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Updated: May 30, 2011 20:56 IST

Jailed tycoon Khodorkovsky to file for parole

AP
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Former Yukos CEO Mikhail Khodorkovsky stands behind a glass wall, with his wife Inna reflected in the glass, in a courtroom in Moscow. File photo: AP.
AP Former Yukos CEO Mikhail Khodorkovsky stands behind a glass wall, with his wife Inna reflected in the glass, in a courtroom in Moscow. File photo: AP.

Khodorkovsky is still in a Moscow pre—trial detention centre, awaiting transfer to a prison camp. Lawyers say it’s unclear where he will serve out his sentence, Khodorkovsky’s lawyer Vadim Klyuvgant said.

Imprisoned Russian oil tycoon Mikhail Khodorkovsky intends to file for parole, his lawyer told The Associated Press on Monday.

A Moscow appeals court last week upheld the second conviction of Khodorkovsky, once Russia’s richest man, keeping him behind bars until 2016 on politically tainted charges of stealing oil from his own company.

He is eligible for early release since he has served half of his 13—year sentence. It would be Khodorkovsky’s second parole motion; his first was denied in 2008 by a judge who cited Khodorkovsky’s refusal to take part in sewing classes while in prison, and other alleged misdemeanours including failure to hold his hands behind his back during a prison walk.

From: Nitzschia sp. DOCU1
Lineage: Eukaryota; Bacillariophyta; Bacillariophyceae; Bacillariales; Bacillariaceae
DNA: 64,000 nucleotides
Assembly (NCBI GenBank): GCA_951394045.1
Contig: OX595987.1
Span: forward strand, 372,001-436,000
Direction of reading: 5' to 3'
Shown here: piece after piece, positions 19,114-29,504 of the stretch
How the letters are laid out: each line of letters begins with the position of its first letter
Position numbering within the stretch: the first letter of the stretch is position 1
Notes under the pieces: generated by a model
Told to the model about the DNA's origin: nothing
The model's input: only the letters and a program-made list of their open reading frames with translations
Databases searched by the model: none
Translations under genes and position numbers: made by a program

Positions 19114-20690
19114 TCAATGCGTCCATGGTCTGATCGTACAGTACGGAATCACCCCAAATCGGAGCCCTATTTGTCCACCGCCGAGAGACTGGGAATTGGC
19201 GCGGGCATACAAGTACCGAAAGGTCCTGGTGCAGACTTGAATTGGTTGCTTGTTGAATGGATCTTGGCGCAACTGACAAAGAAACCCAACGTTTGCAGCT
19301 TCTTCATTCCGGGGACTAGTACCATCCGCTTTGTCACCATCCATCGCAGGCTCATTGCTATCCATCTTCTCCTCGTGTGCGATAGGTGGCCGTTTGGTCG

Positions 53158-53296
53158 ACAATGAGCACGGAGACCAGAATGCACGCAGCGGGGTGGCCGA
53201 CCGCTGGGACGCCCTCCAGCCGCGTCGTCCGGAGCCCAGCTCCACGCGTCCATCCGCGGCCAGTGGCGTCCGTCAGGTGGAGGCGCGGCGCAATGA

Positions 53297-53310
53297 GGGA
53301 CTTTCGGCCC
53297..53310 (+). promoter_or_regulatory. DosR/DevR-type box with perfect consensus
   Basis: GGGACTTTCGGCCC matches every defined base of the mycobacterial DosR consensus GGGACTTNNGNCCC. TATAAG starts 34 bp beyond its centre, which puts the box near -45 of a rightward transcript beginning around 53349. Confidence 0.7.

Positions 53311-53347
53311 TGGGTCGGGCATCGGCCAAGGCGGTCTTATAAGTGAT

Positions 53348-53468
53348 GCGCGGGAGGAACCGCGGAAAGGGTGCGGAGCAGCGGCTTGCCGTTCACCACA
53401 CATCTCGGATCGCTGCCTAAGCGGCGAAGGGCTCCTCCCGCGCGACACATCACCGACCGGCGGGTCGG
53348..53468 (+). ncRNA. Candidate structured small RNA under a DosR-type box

Khodorkovsky’s lawyer Vadim Klyuvgant refused to say when the parole request would be submitted. Khodorkovsky is still expected to appeal his second conviction at the Supreme Court.

The oil magnate received a sentence of eight years for his first conviction, and of 13 years for his second, but a judge ordered they run concurrently.

Khodorkovsky was seen as a political threat to Vladimir Putin, who was president in 2003 when Khodorkovsky was arrested, and who remains Russia’s most powerful leader now that he is prime minister.

Khodorkovsky is still in a Moscow pre—trial detention centre, awaiting transfer to a prison camp. Lawyers say it’s unclear where he will serve out his sentence, Mr. Klyuvgant said.

The state—controlled national television network NTV ran a rare, seemingly balanced piece on Khodorkovsky late Sunday, in which he is cited as saying he “refuses to acknowledge the court decisions” and that “I will try to exercise my right to an early release” in written responses to the station’s questions.

Coverage of Khodorkovsky in the Russian media, which Mr. Putin brought to heel in his first term as president from 2000 to 2004, has been overwhelmingly negative.

The European Court of Human Rights is expected to deliver a judgement on Tuesday on whether Khodorkovsky’s rights were violated after his arrest in 2003. His lawyers protested the conditions in the prison where he was kept, an allegedly unlawful arrest, and the political motives behind his prosecution.

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